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03/24/2021

Holden Tanner: Constitutional Norms in Originalist Adjudication
Michael Ramsey

Holden Tanner (Yale Law School, J.D. Candidate, Class of 2021) has posted Constitutional Norms in Originalist Adjudication (35 pages) on SSRN.  Here is the abstract:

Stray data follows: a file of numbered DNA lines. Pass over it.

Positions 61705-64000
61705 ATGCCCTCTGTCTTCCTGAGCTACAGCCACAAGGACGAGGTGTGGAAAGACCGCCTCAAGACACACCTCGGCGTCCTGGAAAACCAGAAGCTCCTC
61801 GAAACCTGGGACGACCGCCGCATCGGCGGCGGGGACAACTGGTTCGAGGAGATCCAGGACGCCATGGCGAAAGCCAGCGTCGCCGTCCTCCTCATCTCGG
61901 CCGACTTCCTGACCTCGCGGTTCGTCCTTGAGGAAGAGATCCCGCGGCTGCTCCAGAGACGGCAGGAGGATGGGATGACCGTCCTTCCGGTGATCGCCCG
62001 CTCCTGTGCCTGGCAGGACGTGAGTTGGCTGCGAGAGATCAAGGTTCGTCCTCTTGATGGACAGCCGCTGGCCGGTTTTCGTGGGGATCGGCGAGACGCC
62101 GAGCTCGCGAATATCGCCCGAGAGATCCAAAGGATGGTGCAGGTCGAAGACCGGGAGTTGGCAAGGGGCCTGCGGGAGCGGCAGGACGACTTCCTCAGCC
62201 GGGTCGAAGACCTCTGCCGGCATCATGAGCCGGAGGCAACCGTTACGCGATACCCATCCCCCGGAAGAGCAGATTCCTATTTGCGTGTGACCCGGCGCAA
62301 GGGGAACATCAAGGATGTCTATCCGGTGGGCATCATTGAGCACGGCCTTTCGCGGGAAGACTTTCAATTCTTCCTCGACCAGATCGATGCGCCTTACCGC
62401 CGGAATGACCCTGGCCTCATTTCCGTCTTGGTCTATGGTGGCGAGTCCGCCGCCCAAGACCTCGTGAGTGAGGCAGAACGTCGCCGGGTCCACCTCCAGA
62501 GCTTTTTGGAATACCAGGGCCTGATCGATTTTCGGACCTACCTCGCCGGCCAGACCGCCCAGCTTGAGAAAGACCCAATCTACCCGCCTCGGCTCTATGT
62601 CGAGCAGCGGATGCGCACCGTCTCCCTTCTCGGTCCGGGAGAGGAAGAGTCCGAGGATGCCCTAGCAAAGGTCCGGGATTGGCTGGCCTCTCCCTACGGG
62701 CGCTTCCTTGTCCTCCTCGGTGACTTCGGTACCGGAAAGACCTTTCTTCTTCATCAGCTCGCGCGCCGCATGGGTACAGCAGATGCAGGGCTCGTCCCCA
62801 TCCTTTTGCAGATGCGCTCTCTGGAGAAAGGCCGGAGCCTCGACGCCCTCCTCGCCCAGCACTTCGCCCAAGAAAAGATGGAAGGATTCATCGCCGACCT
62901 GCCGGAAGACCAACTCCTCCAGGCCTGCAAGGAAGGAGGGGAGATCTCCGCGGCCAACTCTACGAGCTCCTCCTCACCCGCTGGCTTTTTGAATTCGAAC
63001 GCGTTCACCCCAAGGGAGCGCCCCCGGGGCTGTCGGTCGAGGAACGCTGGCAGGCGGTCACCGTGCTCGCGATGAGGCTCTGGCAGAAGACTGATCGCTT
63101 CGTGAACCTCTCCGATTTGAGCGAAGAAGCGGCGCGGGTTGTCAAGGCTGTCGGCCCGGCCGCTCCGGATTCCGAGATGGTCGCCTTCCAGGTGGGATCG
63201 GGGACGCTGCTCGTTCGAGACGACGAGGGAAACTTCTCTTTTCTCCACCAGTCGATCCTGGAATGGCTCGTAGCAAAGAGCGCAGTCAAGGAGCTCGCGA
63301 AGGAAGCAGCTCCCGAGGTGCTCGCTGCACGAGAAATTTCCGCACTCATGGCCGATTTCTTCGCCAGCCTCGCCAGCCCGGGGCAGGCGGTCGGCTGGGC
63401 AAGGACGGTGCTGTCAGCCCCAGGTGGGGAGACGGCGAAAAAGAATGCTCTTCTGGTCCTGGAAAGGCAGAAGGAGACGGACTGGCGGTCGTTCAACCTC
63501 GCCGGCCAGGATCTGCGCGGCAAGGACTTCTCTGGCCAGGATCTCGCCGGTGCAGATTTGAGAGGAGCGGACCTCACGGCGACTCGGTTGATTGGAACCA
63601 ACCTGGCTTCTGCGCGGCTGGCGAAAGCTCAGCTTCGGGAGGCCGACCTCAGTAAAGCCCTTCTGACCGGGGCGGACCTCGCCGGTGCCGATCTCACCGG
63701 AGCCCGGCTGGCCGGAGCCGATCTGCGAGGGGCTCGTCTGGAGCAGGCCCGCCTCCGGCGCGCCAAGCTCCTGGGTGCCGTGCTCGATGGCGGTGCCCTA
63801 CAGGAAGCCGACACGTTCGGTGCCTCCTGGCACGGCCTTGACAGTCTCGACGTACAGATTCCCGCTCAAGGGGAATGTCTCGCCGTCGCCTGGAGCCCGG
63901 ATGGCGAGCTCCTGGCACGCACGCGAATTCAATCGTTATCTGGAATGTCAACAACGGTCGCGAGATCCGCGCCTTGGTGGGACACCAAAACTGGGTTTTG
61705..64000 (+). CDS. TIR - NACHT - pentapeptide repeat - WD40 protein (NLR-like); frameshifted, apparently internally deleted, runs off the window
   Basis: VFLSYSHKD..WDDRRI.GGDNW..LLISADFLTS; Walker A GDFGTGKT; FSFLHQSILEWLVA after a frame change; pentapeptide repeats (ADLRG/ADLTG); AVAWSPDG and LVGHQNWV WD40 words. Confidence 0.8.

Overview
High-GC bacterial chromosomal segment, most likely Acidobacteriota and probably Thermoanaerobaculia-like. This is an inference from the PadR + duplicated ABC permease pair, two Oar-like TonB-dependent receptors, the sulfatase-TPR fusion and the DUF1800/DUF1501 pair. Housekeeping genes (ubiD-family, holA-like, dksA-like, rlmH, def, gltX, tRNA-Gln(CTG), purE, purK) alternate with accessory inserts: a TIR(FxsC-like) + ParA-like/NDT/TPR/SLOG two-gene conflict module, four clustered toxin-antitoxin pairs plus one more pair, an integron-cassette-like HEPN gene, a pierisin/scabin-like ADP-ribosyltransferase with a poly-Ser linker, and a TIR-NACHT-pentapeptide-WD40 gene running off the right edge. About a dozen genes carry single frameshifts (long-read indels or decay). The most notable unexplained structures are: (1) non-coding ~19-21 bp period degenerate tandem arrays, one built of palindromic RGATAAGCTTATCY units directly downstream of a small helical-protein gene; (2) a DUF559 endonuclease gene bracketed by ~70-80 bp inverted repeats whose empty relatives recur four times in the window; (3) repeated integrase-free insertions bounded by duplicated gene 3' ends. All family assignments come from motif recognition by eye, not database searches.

Our legal system thrives on norms. Informal norms about the proper way to wield constitutionally conferred discretion are often the sole source of guidance for government actors in areas where the courts lack control. But norms also show up in areas that involve judicial interpretation. When a norm is brought to the attention of a court, the temptation of originalist and textualist jurists will be obvious: ignore it, and just focus on the text. This paper offers a dissenting view. Norms are valuable arguments in originalist adjudication, and nothing in the standard account of originalist jurisprudence requires courts to ignore them. Instead, a renewed focus on norms will sharpen originalist sensitivity to key ideas of adjudication, such as workability analysis in the stare decisis context and the role of prudential choices in constitutional construction. Norms may even offer a way past the logjam in public meaning originalism, freeing up jurists to focus on case-by-case normative choices rather than subscribing to a single controlling norm when deciding between permissible interpretations. Originalism helps us think about what role norms play in constitutional decision-making, and norms help us understand the forms and limits of originalist jurisprudence. Rather than ignore them, originalists should embrace them.